June 2009

FDA Takes Steps Against Acetaminophen

Acetaminophen - best known as the over the counter medication Tylenol - took a big hit today.  An FDA advisory panel advised that acetaminophen be removed from popular pain control drugs like Vicodin and Percocet, where it appears along with an opiate.  They also advised that the FDA issue a "black box warning," which is the last step the FDA takes before outright banning the sales of a drug.

This story has so many things which surprise me.  First of all, I didn't realize that Vicodin and Percocet include acetaminophen.  Is the hydrocodone not enough?  I looked around, but I couldn't find an answer as to why these prescription pain medications also include some Tylenol.

Do You Take Premarin?

 Premarin (pre-pregnant, mare – horse) is a mixture of “natural” estrogens used to treat menopausal symptoms, dysfunctional uterine bleeding, and certain cancers.  Did you know that Premarin comes from the urine of pregnant mares (female horse)?  Did you know that there are such things as “Pee Farms” where they lock up these pregnant horses practically starving them, giving them no where to move and only allowing them water a few times a day, making sure that their urine remains strong?  If you knew all of this, would you stop taking Premarin?  I am curious as to why PETA is not all over this.

Are we Attracted to Our Opposites?

Love is not in the air as you may have been led to believe. It is also not in Hallmark greeting cards, a bouquet of expensive and fragile roses. Nope, the researchers have the answer (yet again) and Love is in your genes. Not your Calvin Kleins , True Religions, or Not Your Daughters Jeans, but in your heredity. Basically, we are attracted to our opposites, particularly those with opposite immunities and we find them with our noses.

ADHD Medications Do Not Cause Genetic Damage in Children

In contrast to recent findings, two of the most common medications used to treat attention deficit hyperactivity disorder (ADHD) do not appear to cause genetic damage in children who take them as prescribed, according to a new study by researchers at the National Institutes of Health (NIH) and Duke University Medical Center.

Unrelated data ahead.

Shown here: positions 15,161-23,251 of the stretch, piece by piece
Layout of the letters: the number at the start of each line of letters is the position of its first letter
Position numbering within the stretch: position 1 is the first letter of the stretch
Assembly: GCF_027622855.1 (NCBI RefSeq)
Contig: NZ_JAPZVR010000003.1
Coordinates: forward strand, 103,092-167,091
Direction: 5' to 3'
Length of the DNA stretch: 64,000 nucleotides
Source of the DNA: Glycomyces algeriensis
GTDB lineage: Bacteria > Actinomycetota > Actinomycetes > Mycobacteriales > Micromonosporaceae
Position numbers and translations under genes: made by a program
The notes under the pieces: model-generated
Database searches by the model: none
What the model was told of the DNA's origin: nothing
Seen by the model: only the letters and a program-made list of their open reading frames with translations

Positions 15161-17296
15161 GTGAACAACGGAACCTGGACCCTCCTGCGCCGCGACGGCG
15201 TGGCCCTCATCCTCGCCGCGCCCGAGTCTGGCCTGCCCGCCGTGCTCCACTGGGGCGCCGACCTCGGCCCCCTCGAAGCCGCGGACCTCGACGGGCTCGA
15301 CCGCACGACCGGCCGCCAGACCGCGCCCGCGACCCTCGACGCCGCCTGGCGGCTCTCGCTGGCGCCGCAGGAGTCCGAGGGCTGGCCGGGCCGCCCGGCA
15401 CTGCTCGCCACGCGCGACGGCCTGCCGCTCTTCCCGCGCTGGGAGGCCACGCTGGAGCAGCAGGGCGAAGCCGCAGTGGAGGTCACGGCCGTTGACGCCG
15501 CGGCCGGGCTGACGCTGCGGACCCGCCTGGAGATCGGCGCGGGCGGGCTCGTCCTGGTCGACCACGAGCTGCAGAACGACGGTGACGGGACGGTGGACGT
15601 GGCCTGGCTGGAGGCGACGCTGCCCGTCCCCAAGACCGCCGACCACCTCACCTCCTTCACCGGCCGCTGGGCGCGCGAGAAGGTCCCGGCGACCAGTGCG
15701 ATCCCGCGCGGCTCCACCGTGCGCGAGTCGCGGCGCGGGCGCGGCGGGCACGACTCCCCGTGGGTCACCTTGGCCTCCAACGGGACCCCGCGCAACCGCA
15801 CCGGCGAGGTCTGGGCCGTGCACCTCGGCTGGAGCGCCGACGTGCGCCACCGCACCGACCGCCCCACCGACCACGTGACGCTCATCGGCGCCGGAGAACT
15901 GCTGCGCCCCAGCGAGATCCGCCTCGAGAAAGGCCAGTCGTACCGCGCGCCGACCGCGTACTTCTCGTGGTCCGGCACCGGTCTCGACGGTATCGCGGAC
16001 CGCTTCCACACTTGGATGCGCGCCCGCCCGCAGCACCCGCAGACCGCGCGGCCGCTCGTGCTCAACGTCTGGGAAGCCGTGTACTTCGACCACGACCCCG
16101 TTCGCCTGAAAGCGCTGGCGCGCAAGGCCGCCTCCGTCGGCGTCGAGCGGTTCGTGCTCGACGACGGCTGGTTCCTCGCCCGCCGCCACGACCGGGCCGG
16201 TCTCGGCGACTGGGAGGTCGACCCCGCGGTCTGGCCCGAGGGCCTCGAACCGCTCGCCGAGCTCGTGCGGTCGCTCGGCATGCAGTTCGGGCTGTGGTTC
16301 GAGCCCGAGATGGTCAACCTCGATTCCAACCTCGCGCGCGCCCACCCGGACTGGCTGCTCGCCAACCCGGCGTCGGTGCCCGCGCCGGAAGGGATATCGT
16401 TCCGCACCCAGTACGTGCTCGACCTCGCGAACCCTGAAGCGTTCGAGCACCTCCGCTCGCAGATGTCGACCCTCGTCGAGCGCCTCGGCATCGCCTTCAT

The study published online this month in the Journal of the American Academy of Child and Adolescent Psychiatry (JAACAP) provides new evidence that therapeutic doses of stimulant medications, such as methylphenidate and amphetamine, do not cause cytogenetic (chromosomal) damage in humans. The researchers looked at three measures of cytogenetic damage in white blood cells of each child participating in the study and found no evidence of any changes after three months of continuous treatment.

Teenage Suicide Attempts Tied to Weight Worries

Even those who only consider themselves fat are at an increased risk, study shows

Teenage kids who are overweight, or even those who think they are, have greater tendencies of attempting suicide than other teenagers, a new U.S. study reports.

For the study, the research team examined more than 14,000 high school students to find if there exists a connection between suicide tries and body mass index (BMI). The study further sought a possible link between suicide attempts and a teenager’s self-perception of being overweight – be it the truth or not.

The findings of the study revealed that teenagers who were overweight those who considered themselves to be overweight had higher tendencies of attempting suicide than teenagers who did not think they were overweight. For both girls and boys, the results were equally significant.

The study is published online in the Journal of Adolescent Health.

Children Watching Their Parents Fight Usually Emerge With Ill Effects

Witnessing violence in their parents’ relationship may result in poor mental health, study says

Adult individuals who were able to witness violence in their parents’ relationship during childhood are at greater risk of developing problems with regards to mental health, according to a group of researchers who analyzed data from 3,023 adult people in Paris.

For the study, the researchers examined the present depression of the participants, as well as their experiences with violence committed against children, violence in an intimate relationship, suicide attempts throughout their lives, and dependence to alcohol. The report which was published recently in the online issue of the Journal of Epidemiology and Community Health said that the study participants were further asked about their growing-up experiences with violence when their parents fought.